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  • Writer's pictureDr. Cristina DiPietropolo

Top Strategies to Fall in Love with Business Networking, Again? Part 2

Introduction

We all know networking is a powerful business strategy, but why do so many of us avoid it? In a previous article, we discussed the importance of business and social networking opportunities and offered several reasons. While networking provides the ability to collaborate and gain knowledge, it can be overwhelming. In the final installment of this two-part series, we discuss the importance of managing your energy and embracing the networking journey.


How to stop networking from draining your energy?

We know how crucial networking is to business growth. But does it have to be exhausting and intimidating?


Networking can be draining, even for extroverts.[1] If you’re an entrepreneur and an introvert like me, the thought of walking into a room and networking with strangers might fill you with dread and anxiety. While I understand that networking is a crucial business strategy you shouldn’t avoid, I still try to avoid it as much as possible. However, I recognize that I must change my mindset and, more importantly, my internal dialogue. I can’t ignore networking, but I can consider the best way for me to increase my social interactions while managing my energy simultaneously.


Here are a few practical tips for all of us to consider:


● Choosing quality over quantity[1]

You’ve probably heard the statement, “the more you network, the better.” But there’s no benefit in networking when you’re uncomfortable and exhausted. You will lack enthusiasm and presence and fail to truly connect with other business professionals. Since a positive first impression requires large amounts of energy, it’s advisable only to network for a few hours every week. Don’t spread yourself too thin. Choose quality networking events and opportunities that have solid long-term value. You have to be strategic in how you network, which means being selective and focusing on the networking opportunities that you are interested in and will enjoy.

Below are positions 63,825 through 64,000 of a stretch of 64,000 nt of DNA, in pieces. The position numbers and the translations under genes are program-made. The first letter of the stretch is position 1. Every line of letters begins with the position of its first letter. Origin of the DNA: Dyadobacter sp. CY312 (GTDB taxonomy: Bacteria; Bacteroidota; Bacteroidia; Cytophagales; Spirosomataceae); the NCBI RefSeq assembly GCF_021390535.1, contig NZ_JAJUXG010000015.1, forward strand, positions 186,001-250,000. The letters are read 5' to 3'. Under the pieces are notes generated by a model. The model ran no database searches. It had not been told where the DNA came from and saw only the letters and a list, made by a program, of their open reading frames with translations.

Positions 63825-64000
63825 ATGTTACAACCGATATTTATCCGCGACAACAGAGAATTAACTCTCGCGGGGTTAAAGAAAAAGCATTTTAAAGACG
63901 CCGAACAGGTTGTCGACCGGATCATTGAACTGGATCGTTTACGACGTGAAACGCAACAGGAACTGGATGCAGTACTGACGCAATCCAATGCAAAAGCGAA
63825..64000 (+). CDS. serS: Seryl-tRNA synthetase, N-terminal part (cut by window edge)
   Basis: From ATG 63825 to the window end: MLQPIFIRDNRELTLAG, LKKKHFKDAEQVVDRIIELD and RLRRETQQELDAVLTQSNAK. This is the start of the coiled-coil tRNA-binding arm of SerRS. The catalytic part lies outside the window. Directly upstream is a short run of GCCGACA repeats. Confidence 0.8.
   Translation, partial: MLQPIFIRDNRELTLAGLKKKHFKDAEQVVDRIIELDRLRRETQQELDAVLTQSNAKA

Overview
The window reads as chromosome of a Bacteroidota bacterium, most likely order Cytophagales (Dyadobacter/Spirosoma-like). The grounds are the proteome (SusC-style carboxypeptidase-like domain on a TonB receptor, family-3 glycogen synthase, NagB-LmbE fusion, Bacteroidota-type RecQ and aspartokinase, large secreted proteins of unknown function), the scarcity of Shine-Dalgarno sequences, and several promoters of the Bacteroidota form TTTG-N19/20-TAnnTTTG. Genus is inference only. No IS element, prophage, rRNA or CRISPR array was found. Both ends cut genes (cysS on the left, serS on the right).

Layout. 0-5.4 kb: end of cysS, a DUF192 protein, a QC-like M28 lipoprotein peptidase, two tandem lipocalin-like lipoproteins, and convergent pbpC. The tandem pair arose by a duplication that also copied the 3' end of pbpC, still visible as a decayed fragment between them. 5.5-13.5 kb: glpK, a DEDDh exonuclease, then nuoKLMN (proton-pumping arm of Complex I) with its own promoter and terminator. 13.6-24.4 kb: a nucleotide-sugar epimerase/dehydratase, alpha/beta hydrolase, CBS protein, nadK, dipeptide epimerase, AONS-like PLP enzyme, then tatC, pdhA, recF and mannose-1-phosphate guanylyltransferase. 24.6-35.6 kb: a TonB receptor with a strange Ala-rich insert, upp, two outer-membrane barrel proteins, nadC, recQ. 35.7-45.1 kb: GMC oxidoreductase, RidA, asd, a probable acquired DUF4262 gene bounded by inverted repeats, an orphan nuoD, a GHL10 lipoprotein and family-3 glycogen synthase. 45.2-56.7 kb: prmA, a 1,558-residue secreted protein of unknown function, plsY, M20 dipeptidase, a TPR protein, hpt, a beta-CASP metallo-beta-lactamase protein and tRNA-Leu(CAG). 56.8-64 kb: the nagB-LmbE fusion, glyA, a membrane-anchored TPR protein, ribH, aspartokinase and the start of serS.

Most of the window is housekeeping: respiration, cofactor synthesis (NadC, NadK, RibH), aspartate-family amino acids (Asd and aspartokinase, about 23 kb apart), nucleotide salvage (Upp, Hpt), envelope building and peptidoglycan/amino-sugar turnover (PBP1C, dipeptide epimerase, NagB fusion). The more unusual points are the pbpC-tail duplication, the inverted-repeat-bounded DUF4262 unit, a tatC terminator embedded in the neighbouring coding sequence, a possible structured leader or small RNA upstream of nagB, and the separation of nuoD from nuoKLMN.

Taking microbreaks to reenergize

Quick ten-minute breaks can sometimes help replenish energy resources and restore focus.[1] A reenergizing one-minute break can be just as effective! We highly recommend you take such microbreaks to mentally detach from the networking process. You can use the break to read an engaging article, watch a funny video, or use a social networking app. The idea is to not immerse yourself in networking for extended periods of time. Walking outside for a break and distancing yourself from the crowd will help you reenergize and be more energetic and focused when you return.


Network along with a co-worker

Find a “Paddle Buddy” - bring a friend or your favorite co-worker with you next time you go to networking events. Having a networking partner[1] can help reduce exhaustion and burnout. By working as a networking team, you will spend less energy, meet more people, and create more opportunities.


Top strategies to help people start enjoying networking!


You know how powerful business networking can be. So, what should one do to start loving the process of social networking and reap the benefits we mentioned above? Let’s find out.


1. Focus on learning and getting better.

You may need a mindset shift if you want to enjoy business networking. Business growth doesn’t entirely depend on networking. But without effective social networking, achieving exceptional results will be next to impossible.


You will have to pull yourself out of the ‘prevention’ mindset and push towards a ‘promotion’ one.[1] While the former makes people see networking as an obligation, the latter enables you to attach networking to growth, advancement, and accomplishments.


When you focus on learning and getting better, networking will stop looking inauthentic, and it will become easier to engage in the process. A simple change in motivational focus can produce massive business networking success.